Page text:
By Chip Mellor
A rock doesn’t know that the river is wearing it down. But, over time, the outcome is inevitable. That same observation could apply to Bert Gall’s opponents in litigation. Bert’s southern charm, calm demeanor and infinite patience consistently overcome the most resolute of opponents, often leaving them wondering just when the momentum shifted in Bert’s favor.
Bert arrived at IJ five years ago after spending almost two years at the Charlotte, N.C., law firm of Helms, Mulliss and Wicker. Prior to that he clerked for Judge Karen Williams on the 4th U.S. Circuit Court of Appeals. He received his law degree from Duke University and his bachelor’s degree from Rice, where he majored in history and political science.
From the start, Bert demonstrated a remarkable ability to jump into any issue and quickly master the substance at a very deep level. It is a great asset to the Institute to be able to deploy Bert’s talents in an array of pressing matters.
The fact that he is a consummate team player makes his transition into ongoing cases or issues a pleasure for all involved. During his time here, Bert has been in the thick of major litigation involving school choice, eminent domain and, most recently, campaign finance. In every instance, he took on complex and vital challenges under tough deadlines. His gracious manner and resolute work ethic inevitably earned the admiration of his colleagues and defeated strong adversaries.
When IJ launched our “Hands Off My Home” campaign to stop eminent domain abuse at the state level, we needed someone to lead the effort. This was to be a challenge of unprecedented scope and complexity for us. It required not only organizing and mobilizing in dozens of states, but also ensuring that our legislative activity remained consistent with our tax-exempt status. Bert took charge of the campaign, and one year later, 25 states had passed laws reforming eminent domain. (That number has now risen to 42.) This was no small undertaking considering the well-ensconced forces aligned against us.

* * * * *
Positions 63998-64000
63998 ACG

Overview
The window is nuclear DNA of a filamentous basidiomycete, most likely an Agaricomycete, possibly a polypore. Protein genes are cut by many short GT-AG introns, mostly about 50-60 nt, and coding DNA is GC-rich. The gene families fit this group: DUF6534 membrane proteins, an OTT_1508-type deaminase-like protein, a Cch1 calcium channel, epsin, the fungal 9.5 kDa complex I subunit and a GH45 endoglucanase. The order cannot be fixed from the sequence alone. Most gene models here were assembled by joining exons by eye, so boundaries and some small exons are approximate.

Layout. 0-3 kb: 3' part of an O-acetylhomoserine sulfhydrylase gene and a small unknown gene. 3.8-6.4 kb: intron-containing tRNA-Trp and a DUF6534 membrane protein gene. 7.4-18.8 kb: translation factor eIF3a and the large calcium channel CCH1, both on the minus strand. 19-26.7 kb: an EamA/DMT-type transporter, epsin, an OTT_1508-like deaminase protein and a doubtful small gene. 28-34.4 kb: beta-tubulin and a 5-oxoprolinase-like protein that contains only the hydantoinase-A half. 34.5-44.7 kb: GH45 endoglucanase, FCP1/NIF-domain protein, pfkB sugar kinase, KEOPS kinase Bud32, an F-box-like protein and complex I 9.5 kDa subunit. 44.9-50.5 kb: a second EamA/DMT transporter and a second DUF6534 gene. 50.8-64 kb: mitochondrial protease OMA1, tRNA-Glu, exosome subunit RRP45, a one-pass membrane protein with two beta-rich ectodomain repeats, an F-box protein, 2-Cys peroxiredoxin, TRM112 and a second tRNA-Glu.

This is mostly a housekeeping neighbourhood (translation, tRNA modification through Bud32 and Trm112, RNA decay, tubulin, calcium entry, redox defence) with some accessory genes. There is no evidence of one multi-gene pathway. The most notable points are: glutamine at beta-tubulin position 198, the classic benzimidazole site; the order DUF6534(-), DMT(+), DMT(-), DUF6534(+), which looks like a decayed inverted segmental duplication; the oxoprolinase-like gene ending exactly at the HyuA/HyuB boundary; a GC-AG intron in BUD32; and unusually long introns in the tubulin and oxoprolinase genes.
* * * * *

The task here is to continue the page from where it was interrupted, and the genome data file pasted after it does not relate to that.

Amidst all of this, Bert somehow finds time to be the office expert on college basketball and all things having to do with pop culture and television. He breathed a notable sigh of relief when the Hollywood writers’ strike ended, although not in time to ensure that his favorite show, “24,” would make it back this year.
All of this makes Bert a vital part of IJ’s ability to take on and beat tough adversaries. And it makes his colleagues eager to have him involved in the latest challenge that confronts us.
Chip Mellor is IJ’s president and general counsel.